A Contemporary In Cold Blood

Andrew Sullivan —  Mar 23 2013 @ 3:41pm

In American Honor Killings: Desire and Rage Among Men, David McConnell chronicles six notorious killings committed by straight men against gays. In an interview with Patrick Ryan, McConnell rejects the term “gay panic” as a motive for the murders:

It’s a term that solves the singular mystery of any killing – motive – before you even have a chance to think about it. No wonder defense lawyers love it. But if you’re at all interested in what really goes on in the world, that kind of categorization just isn’t enough. Besides, as I keep insisting, gay panic often isn’t accurate. Of the six cases I write about in detail, several days or more passed between the ‘provocation’ – if there even was a unique precipitating event – and the murder. Can you panic for days or weeks? To me it seems obvious something else is going on. I think the violence exists in the hearts of these men long before the victim comes along.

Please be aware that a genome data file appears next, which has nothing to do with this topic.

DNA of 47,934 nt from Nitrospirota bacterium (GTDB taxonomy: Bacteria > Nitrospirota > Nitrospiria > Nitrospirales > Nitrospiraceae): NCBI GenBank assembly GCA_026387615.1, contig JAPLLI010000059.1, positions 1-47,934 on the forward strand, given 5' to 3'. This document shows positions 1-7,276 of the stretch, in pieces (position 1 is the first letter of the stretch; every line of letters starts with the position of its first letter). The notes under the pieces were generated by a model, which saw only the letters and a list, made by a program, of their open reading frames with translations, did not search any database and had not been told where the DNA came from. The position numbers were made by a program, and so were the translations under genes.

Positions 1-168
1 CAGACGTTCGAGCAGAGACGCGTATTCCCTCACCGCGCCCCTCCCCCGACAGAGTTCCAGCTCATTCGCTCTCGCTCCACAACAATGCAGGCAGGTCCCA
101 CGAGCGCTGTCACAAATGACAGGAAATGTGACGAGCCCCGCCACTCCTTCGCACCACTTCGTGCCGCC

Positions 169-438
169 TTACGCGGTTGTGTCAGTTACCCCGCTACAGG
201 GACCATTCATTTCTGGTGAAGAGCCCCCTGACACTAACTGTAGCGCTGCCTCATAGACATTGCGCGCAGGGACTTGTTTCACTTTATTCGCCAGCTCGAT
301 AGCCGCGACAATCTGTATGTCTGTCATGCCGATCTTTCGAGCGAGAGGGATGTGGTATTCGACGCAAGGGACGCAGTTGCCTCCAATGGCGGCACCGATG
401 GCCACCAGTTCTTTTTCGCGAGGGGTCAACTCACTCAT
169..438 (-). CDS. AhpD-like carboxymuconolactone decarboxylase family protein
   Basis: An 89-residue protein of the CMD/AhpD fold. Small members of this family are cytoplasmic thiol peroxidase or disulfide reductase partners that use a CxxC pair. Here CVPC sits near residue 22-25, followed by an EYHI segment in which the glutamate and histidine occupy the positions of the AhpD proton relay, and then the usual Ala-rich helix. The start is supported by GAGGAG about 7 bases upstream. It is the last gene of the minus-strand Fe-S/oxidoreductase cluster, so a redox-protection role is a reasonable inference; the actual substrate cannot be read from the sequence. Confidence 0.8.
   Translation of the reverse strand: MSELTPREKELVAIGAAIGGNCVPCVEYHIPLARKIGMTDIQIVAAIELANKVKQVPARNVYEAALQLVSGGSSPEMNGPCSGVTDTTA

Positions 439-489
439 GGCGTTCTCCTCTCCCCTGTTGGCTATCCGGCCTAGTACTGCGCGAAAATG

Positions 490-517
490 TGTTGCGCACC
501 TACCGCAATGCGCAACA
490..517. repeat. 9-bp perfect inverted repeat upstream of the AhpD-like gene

Ryan tells McConnell, a novelist, that “your recreation of the events in each murder has the same kind of narrative pull as Capote’s book.” McConnell talks about his foray into nonfiction:

In the Oklahoma City case, I was especially fixated on how [Darrell] Madden and his accomplice had hijacked their victim, Steve Domer. A normal newspaper account might have left it at ‘the two lured the older man with the promise of sex for pay.’ But I wanted to know how it happened instant by instant. Because I was having trouble getting clear answers from Madden, I just wrote up the scene as I would in a novel, complete with dialogue. Then I sent him the pages, and he sent them back to me covered with annotations. It was by far the most perverse ‘editorial’ experience I’ve ever had, but it was a great way to get information.

On a related note, Ben Yagoda tracked down the New Yorker‘s fact-checking records for Capote’s In Cold Blood.